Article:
bear damage

The aftermath of a bear's search for Lomatium roots

When I reached the old lookout site on top of Bearbones, I noticed some bear damage along one side. As usual, they were after Lomatium hallii, evidently one of their favorite plants. The damage grew steadily worse as I headed down the wonderful side ridge. As I followed this bear hurricane along the ridge, I witnessed an increasing number of areas where the rocks were strewn about, and rootless tops of the Lomatium were lying about as evidence of their feeding frenzy. Read the rest of this entry »

Heckletooth Times Two

Sunday (May 23rd), Sabine and I led a hike to Heckletooth Mountain, right outside of Oakridge, for a group of folks mainly from the Native Plant Society (NPSO) and the Rock Garden Society (NARGS). We had been thinking about doing this for several years as this is a relatively close-in, easy access hike with a number of wonderful wildflowers. We planned the hike much earlier this year when it looked like it was going to be an exceptionally early spring. As we all know, hindsight is 20/20 vision. The cold spring practically stopped everything dead in its tracks. I did at least have the foresight to schedule a rain date, so people were prepared when we decided to move the hike from Saturday to Sunday. Not only did it rain for much of Saturday, but the snow level came down well below 3000′.

Hike participants made quick work of recently fallen trees blocking the road.

We were quite surprised to have 19 participants (one of the canine variety) on what was still an iffy weather day. We had spent much of the week worrying about the trip in light of the dreadful combination of downpours, hail, high winds, and thunderstorms, as well as the low snow level, and had been thinking about our backup plan should snow prevent us from getting to the top of the mountain. What we hadn’t considered was what to do if we couldn’t even reach the trailhead. As we made our way up the short gravel road to the trailhead, we were surprised and dismayed to see two good-sized trees across the road. Another fitting saying is “many hands make light work.” It turned out having 18 people was perfect for this situation—that and a bow saw that I keep in the back of my vehicle for emergencies. Had I been alone, I would have just turned around, but with this gungho crowd, we dispatched the road block in no time. Read the rest of this entry »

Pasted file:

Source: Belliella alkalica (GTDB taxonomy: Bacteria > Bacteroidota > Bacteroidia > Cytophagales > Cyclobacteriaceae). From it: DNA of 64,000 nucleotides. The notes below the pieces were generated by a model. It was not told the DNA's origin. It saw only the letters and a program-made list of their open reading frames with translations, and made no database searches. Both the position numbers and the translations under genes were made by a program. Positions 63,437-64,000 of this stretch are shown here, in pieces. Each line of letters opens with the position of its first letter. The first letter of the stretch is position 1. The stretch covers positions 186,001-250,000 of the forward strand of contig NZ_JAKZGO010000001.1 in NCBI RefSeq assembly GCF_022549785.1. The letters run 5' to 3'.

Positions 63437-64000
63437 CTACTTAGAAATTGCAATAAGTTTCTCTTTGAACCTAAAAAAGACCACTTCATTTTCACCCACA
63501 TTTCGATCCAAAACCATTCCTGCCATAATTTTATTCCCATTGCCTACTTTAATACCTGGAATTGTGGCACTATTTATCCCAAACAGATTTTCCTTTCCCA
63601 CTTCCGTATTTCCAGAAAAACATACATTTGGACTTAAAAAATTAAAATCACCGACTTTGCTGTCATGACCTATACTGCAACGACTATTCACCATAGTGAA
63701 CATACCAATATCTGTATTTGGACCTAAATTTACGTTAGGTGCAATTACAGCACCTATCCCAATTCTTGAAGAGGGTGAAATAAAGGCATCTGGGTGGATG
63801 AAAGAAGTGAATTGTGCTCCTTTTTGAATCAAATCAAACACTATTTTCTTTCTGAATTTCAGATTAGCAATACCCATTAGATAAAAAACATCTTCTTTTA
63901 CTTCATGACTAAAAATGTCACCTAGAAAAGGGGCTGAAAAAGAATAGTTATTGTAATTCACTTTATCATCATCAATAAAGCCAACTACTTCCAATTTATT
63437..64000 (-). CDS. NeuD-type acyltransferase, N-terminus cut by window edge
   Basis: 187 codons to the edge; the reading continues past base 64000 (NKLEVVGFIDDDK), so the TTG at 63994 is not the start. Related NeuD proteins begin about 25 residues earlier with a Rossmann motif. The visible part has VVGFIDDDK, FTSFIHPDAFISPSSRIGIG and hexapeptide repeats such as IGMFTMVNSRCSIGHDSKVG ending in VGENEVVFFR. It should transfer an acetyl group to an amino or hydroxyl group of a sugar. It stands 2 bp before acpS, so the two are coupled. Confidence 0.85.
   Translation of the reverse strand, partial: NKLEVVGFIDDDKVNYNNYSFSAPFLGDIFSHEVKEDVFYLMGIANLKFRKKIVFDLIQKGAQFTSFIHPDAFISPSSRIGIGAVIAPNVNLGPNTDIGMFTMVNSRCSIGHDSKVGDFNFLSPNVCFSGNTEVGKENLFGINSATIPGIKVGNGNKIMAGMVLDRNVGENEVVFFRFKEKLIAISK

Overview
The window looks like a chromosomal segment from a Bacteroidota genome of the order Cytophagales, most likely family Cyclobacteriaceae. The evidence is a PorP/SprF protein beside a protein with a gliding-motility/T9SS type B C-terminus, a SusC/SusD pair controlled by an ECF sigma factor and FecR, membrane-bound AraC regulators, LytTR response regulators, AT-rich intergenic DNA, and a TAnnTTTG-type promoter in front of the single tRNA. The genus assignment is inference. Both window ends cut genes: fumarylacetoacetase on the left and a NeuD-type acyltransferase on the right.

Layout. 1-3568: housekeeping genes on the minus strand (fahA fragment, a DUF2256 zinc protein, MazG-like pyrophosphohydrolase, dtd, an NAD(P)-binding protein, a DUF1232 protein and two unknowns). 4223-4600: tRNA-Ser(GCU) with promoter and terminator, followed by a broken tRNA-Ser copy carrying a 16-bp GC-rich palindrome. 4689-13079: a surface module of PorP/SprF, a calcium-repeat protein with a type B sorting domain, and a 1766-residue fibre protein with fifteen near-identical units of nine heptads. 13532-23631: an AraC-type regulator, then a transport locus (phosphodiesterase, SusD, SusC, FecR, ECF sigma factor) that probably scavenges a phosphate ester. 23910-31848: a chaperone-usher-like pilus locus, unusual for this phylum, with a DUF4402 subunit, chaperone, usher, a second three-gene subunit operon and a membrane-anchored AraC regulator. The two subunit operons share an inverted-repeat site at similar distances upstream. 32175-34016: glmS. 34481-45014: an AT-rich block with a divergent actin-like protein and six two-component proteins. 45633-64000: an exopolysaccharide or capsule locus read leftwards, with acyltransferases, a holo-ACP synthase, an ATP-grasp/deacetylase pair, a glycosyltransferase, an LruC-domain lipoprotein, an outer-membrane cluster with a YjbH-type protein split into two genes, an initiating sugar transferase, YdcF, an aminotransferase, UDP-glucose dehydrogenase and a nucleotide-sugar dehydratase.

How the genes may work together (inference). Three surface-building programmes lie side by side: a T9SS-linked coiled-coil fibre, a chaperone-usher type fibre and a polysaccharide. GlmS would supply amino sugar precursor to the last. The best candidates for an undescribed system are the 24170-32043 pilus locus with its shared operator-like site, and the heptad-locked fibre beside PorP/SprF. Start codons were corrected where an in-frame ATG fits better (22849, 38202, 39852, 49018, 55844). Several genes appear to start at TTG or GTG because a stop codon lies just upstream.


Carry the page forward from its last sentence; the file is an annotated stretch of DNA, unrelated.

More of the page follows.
First Trip to Cloverpatch in 4 years

Cloverpatch is a great place, but I hadn’t made it there in 4 years. I had decided yesterday that I was going to stay home today and finish vacuuming, do laundry, and take care of lots of paperwork piling up on my desk. Forget that! When I woke up this morning and had actually slept well (quiet cats for once) and saw that it was not so hot, I hightailed it for Cloverpatch.

I had 4 plants in mind to find and photograph. Out of thousands of budded up Castilleja tenuis in the main meadow along the trail, only one was in bloom, but that was all I needed to get a good closeup of the individual flower. In the uppermost and easternmost meadow (off trail) I found a nice patch of Castilleja attenuata, the other ex-Orthocarpus, to get a similar closeup. Check and check.

Woodsia scopulina

Woodsia scopulina

The next plant was much more of a challenge. I first found Woodsia scopulina in that uppermost meadow in 2004. On my last trip there in 2005, I tried in vain to relocate it. It just wasn’t on the rock face I thought it was on, and there are so many up there. And with all the Cystopteris fragilis everywhere, it’s hard to pick out a Woodsia from a distance. Little did I know when Sabine and I were discussing the large Arctostaphylos (canescens or a hairless columbiana—Ken Chambers thinks they should be lumped and I agree) up at the very top of the meadow, that the ferns were just on the other side of the nearest outcrop, 10 or 15 feet away. Today I searched many rock faces before I stopped in frustration, threw up my hands and cried “I just can’t find it!” (with a few other choice words sprinkled in). No sooner had the words left my mouth when I realized I was looking right at them! Now I don’t know how I ever found them in the first place, 5 small plants tucked away on this large rock face. Near them were a few fading Dodecatheon pulchellum and lots of gorgeous Cascadia (Saxifraga) nuttallii (it was going gangbusters in all the seeps up top). Both much more conspicuous plants. I was so relieved to have found them, that they are still there, and that I wasn’t imagining them. And I now have photos of the whole area and a GPS location so I won’t lose them again. One of these days, I’ll try to search the rest of the many rock faces up there to see if there is more. And someday, I’d like to search all the meadows since the trail cuts through only a few. Read the rest of this entry »